The Haitian-American Institute itself stands on a landmark site. The original building was the house that once belonged to former Haitian President Elie LESCOT. This building, pictured in the pen and ink drawing at the top of this page, was destroyed in the January 12, 2010 earthquake.

It is a bi-national center run partially by the State Department.  It’s great to see this grand new facility!

In the old building,  I loved teaching at six in the morning in the classroom on that very top floor.  You could see the city waking up.  I would walk up the many flights of stairs early just to go out on that balcony and watch for a few minutes before the students arrived.  When Dr. Ainslie Minor was director,  as was his position as Cultural Affairs officer at the embassy, he was often on the front steps to greet me and the arriving students prior to the early morning classes.  We all loved him!  He loved the institute and everything about it.  We teachers were disdained by some subsequent directors until Millie McCoo arrived.  She, too, loved the institute, the students, and the teachers.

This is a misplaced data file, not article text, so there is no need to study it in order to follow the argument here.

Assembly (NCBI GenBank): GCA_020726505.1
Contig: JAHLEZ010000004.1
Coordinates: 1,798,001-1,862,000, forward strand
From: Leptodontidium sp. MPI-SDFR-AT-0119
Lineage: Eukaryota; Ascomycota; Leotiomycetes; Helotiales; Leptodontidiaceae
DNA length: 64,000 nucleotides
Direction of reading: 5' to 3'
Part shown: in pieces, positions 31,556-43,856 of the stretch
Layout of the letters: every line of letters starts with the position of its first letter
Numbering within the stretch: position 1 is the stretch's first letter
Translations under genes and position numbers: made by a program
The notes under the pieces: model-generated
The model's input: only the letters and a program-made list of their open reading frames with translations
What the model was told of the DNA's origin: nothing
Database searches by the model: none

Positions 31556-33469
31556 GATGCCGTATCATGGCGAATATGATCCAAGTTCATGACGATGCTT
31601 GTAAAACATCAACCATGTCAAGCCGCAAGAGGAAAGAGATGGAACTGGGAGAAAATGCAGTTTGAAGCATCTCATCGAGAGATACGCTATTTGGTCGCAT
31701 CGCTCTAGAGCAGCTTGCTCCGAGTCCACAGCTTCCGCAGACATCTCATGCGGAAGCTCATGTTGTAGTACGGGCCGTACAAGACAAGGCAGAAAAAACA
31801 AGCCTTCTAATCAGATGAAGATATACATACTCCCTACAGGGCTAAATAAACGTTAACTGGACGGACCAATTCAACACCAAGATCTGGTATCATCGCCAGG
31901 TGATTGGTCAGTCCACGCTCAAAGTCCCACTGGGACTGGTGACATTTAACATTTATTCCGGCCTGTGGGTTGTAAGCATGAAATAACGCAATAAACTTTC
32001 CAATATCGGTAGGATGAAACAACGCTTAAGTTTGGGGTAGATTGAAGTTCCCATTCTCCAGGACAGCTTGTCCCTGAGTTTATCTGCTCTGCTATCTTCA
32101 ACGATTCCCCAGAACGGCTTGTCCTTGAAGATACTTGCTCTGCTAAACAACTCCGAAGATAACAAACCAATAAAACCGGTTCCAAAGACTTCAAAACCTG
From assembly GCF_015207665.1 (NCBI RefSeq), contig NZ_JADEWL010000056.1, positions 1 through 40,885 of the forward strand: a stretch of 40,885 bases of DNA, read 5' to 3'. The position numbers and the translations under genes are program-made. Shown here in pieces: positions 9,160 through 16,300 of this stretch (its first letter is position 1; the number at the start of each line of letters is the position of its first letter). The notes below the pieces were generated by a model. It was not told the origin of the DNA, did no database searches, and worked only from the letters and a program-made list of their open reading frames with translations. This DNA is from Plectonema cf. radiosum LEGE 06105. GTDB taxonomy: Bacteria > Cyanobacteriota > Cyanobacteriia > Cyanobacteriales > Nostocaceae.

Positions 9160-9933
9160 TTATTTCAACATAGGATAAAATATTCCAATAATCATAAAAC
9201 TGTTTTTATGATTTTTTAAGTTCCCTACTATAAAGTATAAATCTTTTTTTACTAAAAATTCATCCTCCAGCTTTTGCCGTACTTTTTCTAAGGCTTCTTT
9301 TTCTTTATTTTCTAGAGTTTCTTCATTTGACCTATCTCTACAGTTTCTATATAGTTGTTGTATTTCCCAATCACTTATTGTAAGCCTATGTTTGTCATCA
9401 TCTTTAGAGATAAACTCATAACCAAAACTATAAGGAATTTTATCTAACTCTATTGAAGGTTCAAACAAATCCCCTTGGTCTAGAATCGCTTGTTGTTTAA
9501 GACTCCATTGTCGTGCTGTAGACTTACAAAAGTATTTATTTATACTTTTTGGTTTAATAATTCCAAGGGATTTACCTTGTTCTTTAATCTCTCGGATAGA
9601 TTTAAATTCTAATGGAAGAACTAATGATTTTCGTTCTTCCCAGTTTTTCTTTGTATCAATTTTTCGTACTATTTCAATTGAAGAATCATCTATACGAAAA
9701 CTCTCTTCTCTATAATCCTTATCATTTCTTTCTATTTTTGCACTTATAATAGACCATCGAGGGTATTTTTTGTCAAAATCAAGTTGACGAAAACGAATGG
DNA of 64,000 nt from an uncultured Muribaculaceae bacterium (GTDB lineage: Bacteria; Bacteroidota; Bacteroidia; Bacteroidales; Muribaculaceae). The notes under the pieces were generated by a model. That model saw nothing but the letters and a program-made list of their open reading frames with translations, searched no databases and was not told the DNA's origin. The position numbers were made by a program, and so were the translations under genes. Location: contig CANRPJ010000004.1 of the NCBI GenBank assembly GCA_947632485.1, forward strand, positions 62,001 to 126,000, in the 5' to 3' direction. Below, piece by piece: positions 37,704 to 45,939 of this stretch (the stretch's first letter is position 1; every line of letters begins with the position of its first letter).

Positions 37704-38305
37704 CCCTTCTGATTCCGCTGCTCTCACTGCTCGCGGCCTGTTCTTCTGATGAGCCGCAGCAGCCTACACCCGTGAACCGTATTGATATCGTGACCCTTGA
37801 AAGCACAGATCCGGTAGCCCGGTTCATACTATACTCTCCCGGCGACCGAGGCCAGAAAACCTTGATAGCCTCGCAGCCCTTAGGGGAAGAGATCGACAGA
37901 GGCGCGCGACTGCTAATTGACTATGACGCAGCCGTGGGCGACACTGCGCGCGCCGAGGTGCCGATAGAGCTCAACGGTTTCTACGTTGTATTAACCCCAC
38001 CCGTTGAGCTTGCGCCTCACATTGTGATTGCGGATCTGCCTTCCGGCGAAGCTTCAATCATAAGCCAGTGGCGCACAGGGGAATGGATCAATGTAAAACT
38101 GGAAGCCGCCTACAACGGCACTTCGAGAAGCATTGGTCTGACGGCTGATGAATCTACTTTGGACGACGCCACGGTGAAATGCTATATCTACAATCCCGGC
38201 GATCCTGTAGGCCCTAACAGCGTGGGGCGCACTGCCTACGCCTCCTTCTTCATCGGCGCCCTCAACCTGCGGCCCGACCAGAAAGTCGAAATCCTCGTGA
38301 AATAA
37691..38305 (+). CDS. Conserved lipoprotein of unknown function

Passing the palace, on my way to work, I was usually on foot.   I nodded to the guards in the guardhouse every day – several times a day.  I later learned that the police headquarters adjacent to the palace had also crumbled to the ground.  I was in there regularly on my annual trek through the ministries to renew my visas.